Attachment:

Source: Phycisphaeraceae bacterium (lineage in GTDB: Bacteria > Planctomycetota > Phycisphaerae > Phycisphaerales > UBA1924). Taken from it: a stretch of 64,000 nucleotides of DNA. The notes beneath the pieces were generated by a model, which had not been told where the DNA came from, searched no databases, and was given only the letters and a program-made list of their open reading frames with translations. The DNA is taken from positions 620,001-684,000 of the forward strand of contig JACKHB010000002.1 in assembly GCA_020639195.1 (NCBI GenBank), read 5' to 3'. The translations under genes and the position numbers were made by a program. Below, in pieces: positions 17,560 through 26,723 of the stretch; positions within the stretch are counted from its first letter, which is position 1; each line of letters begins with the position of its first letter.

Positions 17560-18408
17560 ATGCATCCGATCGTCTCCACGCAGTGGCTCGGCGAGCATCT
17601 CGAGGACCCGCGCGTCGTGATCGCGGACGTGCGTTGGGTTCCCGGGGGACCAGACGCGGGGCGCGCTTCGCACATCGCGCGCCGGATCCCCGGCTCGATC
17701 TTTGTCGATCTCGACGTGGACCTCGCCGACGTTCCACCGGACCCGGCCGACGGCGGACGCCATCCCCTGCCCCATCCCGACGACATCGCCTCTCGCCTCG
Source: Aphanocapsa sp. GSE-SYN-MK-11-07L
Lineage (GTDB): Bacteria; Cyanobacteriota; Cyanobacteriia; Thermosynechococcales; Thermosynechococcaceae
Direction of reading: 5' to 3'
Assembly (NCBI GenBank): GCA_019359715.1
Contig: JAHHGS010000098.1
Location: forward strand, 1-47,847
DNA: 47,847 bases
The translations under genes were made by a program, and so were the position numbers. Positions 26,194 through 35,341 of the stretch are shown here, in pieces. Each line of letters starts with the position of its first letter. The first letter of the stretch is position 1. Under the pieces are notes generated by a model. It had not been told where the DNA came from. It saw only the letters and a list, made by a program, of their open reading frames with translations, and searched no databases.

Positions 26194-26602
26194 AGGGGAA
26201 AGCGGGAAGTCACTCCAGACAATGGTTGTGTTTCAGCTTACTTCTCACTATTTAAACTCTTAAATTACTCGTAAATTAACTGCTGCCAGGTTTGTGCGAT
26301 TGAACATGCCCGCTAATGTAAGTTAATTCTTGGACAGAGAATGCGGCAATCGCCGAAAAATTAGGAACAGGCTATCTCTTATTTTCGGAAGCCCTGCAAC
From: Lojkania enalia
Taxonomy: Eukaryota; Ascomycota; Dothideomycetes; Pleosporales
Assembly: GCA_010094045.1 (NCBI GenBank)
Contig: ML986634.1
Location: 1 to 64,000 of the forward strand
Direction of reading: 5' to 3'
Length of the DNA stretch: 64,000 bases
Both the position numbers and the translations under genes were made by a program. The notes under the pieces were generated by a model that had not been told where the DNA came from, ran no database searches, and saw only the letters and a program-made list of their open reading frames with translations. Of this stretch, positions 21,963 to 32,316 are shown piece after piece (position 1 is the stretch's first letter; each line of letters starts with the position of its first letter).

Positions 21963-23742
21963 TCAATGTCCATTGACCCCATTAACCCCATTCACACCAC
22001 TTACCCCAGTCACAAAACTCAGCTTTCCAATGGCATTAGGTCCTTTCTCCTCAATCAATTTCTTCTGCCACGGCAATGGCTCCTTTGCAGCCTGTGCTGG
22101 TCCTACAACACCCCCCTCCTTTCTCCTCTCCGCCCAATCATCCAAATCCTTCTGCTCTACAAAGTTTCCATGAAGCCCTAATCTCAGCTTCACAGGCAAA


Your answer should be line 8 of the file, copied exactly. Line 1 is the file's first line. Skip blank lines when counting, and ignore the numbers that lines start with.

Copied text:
Direction of reading: 5' to 3'